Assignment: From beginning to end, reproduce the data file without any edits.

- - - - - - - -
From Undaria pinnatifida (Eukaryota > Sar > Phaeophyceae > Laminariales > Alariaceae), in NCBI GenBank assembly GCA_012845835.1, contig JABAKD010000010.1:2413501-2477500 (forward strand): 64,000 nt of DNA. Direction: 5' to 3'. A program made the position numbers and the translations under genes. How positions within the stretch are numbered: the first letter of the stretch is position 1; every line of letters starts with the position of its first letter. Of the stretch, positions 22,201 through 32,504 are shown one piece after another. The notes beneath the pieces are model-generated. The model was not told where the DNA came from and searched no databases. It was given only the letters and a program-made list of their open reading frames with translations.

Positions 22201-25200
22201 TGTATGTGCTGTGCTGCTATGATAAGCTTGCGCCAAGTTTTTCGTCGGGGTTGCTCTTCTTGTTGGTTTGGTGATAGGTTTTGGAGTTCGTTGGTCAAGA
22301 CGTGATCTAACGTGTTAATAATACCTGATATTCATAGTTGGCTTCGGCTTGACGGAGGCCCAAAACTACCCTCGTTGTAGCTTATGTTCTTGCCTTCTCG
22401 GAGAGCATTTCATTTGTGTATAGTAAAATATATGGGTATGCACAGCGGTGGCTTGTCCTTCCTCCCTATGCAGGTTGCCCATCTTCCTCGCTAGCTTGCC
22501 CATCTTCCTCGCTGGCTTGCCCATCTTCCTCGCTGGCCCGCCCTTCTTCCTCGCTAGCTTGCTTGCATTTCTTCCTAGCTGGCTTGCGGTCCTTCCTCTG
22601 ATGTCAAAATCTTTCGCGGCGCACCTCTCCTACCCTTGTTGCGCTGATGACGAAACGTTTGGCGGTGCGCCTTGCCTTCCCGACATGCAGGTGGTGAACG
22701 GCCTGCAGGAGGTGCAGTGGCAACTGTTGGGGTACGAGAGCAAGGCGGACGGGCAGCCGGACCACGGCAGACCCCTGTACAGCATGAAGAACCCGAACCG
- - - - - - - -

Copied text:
From Undaria pinnatifida (Eukaryota > Sar > Phaeophyceae > Laminariales > Alariaceae), in NCBI GenBank assembly GCA_012845835.1, contig JABAKD010000010.1:2413501-2477500 (forward strand): 64,000 nt of DNA. Direction: 5' to 3'. A program made the position numbers and the translations under genes. How positions within the stretch are numbered: the first letter of the stretch is position 1; every line of letters starts with the position of its first letter. Of the stretch, positions 22,201 through 32,504 are shown one piece after another. The notes beneath the pieces are model-generated. The model was not told where the DNA came from and searched no databases. It was given only the letters and a program-made list of their open reading frames with translations.

Positions 22201-25200
22201 TGTATGTGCTGTGCTGCTATGATAAGCTTGCGCCAAGTTTTTCGTCGGGGTTGCTCTTCTTGTTGGTTTGGTGATAGGTTTTGGAGTTCGTTGGTCAAGA
22301 CGTGATCTAACGTGTTAATAATACCTGATATTCATAGTTGGCTTCGGCTTGACGGAGGCCCAAAACTACCCTCGTTGTAGCTTATGTTCTTGCCTTCTCG
22401 GAGAGCATTTCATTTGTGTATAGTAAAATATATGGGTATGCACAGCGGTGGCTTGTCCTTCCTCCCTATGCAGGTTGCCCATCTTCCTCGCTAGCTTGCC
22501 CATCTTCCTCGCTGGCTTGCCCATCTTCCTCGCTGGCCCGCCCTTCTTCCTCGCTAGCTTGCTTGCATTTCTTCCTAGCTGGCTTGCGGTCCTTCCTCTG
22601 ATGTCAAAATCTTTCGCGGCGCACCTCTCCTACCCTTGTTGCGCTGATGACGAAACGTTTGGCGGTGCGCCTTGCCTTCCCGACATGCAGGTGGTGAACG
22701 GCCTGCAGGAGGTGCAGTGGCAACTGTTGGGGTACGAGAGCAAGGCGGACGGGCAGCCGGACCACGGCAGACCCCTGTACAGCATGAAGAACCCGAACCG